I vividly recall those days when I used to train tirelessly, pouring what I believed was 100% of my energy into every punch and kick, only to later realize that I was far from reaching my full potential. I would strike the bag or pads with all the intensity I could muster, convinced that I was giving it my all, yet barely budging the pad holder.


It was baffling. I was exhausted after every training session, drenched in sweat, and yet I couldn’t fathom why I wasn’t making the progress I expected. I dedicated myself to training diligently, often being the first to arrive at the gym and the last to leave. However, it gradually became evident that the sheer hours spent in the gym did not necessarily translate to results. The return on investment, as it were, just wasn’t adding up.


But what was I missing? It was at this juncture that a revelation dawned upon me.


There exists a fundamental disparity between exerting effort and possessing the necessary abilities to excel.

Let’s examine the definitions, as per Webster’s:


  • Effort: the conscious exertion of power
  • Ability: competence in performing a task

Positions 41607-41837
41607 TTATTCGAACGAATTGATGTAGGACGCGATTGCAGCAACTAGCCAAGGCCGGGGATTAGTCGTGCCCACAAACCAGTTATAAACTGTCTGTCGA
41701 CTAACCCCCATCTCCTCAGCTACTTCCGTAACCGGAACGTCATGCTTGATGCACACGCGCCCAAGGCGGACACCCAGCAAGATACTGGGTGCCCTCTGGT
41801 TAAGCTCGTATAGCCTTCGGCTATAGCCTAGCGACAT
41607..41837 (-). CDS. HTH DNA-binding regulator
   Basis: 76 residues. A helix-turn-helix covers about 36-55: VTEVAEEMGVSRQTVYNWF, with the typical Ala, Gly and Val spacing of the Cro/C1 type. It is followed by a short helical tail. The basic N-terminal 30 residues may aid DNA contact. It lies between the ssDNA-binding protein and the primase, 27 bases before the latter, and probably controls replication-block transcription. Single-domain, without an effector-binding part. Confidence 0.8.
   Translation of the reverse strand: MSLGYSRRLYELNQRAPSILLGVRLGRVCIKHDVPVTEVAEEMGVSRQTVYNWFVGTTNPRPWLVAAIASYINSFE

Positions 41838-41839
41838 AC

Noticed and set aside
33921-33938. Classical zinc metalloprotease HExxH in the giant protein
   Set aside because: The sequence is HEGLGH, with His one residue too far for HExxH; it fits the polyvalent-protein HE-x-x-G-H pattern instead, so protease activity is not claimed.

I was unquestionably giving 100% effort in every training session, but what I lacked was the ability to execute techniques correctly, precisely, and effectively.


Building strength, speed, power, and technique is undoubtedly a time-consuming process. Yet, among these attributes I contend that technique reigns supreme. Why? Because while the others have their limits, impeccable technique honed through focused drills and deliberate practice of specific moves, propels you leaps and bounds ahead of the rest.


What I failed to grasp was the importance of dedicating time to refining the minutiae. Instead of focusing solely on the fun aspects of training, such as hitting pads, pounding the bag, or sparring, I neglected the smaller, foundational drills.


Here’s an example of a drill that would have tremendously benefitted me, as it has each of my students:


Take a moment to place your foot on an elevated surface, like a chair, stool, or box, and practice rotating your hip, supporting foot, and shoulders simultaneously. This seemingly simple drill serves to open up your hips, perfect the rotation of your torso, and ultimately cultivate a more powerful kick.


In hindsight, it’s clear that my journey required a shift in perspective. I needed to recognize that true mastery is not solely about effort; it’s about the fusion of effort and the mastery of technique, refined through diligent practice.


Train hard, be a beast! 

Robert Mosier